In this ProductTank Melbourne talk, John Cutler, Senior Director of Product Enablement at Toast, sits down to answer audience questions and give his advice on product career trajectories and some overall product career tips.
Watch the talk in full, or read on for an overview of the key points
John begins his talk by highlighting how the majority of product advice comes out of Silicon Valley. This means it is often out of context and not applicable to the rest of the product world. In response to this, John outlines how his talk aims to share what he has observed.
The transition from design to product management
The first question is about how to make the transition from design to product management. John says you “have to understand the why of the business” by creating options for features and exploring the business context of product. When focusing on the learning loop, as John says you should do, you should be consistently asking yourself questions such as:
- What was the strategy?
- Why prioritise?
- What was the outcome?
- What did you learn?
By exploring this product loop, you will both build your skills as a product manager as well as set yourself up for a future role if you choose to leave your company.
Creating the tempo of learning for your career
John addresses the next question on how to create the tempo of learning for your career, for junior product managers especially. John gives three areas of guidance:
- Keep your own learning journal about the efforts you’re working on.
- Build a relationship with an engineering counterpart and design counterpart very early on, in order to learn more and be sponsored later on.
- Understand how the business works, how it makes money and be introspective about all decisions.
- Make risk lists. While some of the best practices in product can seem intellectually like good ideas, they need to be assessed.
Moving to Head of Product
John points out that VPs do not create a career trajectory for product managers who want to remain as product managers only, meaning the only way to continue developing is through a management route. Product managers are expected to be self running and sufficient. John says this results in them receiving little coaching or mentoring. Therefore, you have to create such opportunities yourself through the following steps:
- Figure out management and learn the culture in your company
- Focus on the intersection of business strategy and product strategy
- Decide whether you want to become a manager of other product managers
- Test your organisation out for the idea of a senior product manager track
- Partner with other managers in design or engineering in order to learn about management
Introducing outcome-driven metrics
The next question is about how to introduce an outcome-driven mentality for successful products. John responds that “a product manager should always frame the tree of impact”. He says that the things you are working on now with a meaningful impact will also have a chain of impact. John says that you must therefore frame the narrative of your work in a way that will encourage sustainable growth for the company.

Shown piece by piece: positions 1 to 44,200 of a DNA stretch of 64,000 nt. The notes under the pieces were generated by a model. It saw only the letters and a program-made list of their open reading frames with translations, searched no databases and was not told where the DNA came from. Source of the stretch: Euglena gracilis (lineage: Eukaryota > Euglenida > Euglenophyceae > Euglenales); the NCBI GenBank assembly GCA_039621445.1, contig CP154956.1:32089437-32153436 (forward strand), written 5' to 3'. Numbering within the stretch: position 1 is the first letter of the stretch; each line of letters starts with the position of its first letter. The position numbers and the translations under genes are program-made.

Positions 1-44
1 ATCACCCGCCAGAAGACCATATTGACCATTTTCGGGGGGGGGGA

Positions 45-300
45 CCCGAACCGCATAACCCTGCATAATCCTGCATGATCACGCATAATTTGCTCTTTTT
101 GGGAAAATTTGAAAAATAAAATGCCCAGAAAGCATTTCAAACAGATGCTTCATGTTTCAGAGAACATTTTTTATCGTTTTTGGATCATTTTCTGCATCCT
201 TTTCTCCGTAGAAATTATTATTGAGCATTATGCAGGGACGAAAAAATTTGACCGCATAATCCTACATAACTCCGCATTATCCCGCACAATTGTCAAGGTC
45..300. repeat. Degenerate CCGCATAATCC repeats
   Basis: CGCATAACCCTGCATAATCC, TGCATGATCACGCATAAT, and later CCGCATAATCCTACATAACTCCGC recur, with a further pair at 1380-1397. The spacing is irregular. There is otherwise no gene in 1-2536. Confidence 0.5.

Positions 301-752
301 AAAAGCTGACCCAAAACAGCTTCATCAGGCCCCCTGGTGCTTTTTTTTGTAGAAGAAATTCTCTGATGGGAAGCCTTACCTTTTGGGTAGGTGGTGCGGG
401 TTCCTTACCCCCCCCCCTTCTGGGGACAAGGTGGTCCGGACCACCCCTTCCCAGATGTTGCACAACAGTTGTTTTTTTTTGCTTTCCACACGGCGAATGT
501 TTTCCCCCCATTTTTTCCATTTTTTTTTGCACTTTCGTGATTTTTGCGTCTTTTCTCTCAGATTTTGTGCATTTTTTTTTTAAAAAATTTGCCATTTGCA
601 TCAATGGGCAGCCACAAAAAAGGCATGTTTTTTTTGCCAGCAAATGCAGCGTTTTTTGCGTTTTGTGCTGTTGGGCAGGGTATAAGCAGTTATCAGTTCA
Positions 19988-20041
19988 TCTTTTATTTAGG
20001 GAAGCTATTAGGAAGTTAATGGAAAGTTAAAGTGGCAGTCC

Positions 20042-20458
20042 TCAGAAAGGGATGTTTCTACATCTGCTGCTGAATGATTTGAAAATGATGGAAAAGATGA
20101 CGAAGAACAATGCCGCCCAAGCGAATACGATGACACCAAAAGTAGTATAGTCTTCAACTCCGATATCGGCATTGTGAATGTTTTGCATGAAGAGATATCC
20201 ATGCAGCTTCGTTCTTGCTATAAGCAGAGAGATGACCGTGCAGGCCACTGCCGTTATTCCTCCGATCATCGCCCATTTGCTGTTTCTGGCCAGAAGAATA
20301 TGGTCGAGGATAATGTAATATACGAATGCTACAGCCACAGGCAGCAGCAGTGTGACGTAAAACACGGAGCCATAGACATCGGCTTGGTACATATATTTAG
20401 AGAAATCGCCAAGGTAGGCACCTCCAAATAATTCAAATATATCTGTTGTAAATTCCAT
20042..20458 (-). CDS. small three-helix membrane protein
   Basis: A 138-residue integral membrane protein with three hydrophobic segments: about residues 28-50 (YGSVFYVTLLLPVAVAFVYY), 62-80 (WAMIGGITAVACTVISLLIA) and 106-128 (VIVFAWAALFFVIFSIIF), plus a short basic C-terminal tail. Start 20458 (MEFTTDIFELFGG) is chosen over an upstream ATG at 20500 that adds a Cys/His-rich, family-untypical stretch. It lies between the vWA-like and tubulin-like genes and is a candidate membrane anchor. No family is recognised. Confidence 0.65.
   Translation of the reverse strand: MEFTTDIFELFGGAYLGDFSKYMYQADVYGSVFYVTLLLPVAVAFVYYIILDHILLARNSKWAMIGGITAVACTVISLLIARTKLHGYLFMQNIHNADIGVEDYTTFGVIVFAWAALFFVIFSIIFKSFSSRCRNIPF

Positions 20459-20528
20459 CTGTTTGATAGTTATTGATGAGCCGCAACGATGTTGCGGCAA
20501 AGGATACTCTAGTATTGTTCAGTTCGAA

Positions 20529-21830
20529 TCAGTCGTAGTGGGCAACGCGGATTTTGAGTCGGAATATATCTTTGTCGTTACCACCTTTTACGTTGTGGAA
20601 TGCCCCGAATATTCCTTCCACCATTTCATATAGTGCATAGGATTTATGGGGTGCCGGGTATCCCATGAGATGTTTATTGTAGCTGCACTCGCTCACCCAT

John highlights that often companies can think that finding the perfect metric will solve everything. He advises to always avoid this, as when “using measurement as a trust proxy, you are destined to fail”, which means always measure with care.
The next question is about to manage your workload when moving from a senior product manager role into a lead or head of product role.
John says that as a head of product, you have a manager and you set your expectations with them. He advises it is important to “set reasonable goals with your manager and shortcut the urge to overdo it”. His main tip is to apply product thinking to your development and remember you cannot be successful at everything.
Building product manager skills from portfolio management
In order to build your product management skills, John suggests a few practices:
- Talk to customers whenever you can in order to build your discovery muscle
- Always consider the drivers, constraints and floats
- Adjust your artefacts to be more product-centric
- Spend time understanding the thought process of designers and engineers to learn about partnership.
How to manage health and pressure
Another question from the audience asks about how to manage the stress and pressure that comes with a product management job. John responds by saying product managers need to focus on their personal why. He says: “if you focus on your why, then you can focus on those activities that lift you up rather than bring you down.”
Additionally, he says people can get too focused on changing their company. John says to combat the stress, focus on what you can do in your immediate surroundings.
Applying product management thinking
John then answers an audience question about how to apply product management thinking if you support a platform or an infrastructure theme.
John advises to:
- Think of the evolution of the platform, how is it going to be used by more than one person
- Remember the people you work with internally are partners and customers
- Trace how your platforms are helping your business and people out in the world
Bringing together different experiences
The final audience question concludes John’s talk and asks how to bring together different experiences, for example, experience in marketing, analytics or engineering into one product role. John says that having too much experience can be difficult, as you will want to fix everyone’s problems. John’s solution for this is “to focus on one area of your expertise that you enjoy” and make sure the company you join has your other areas covered so that you will not be pulled in any other direction.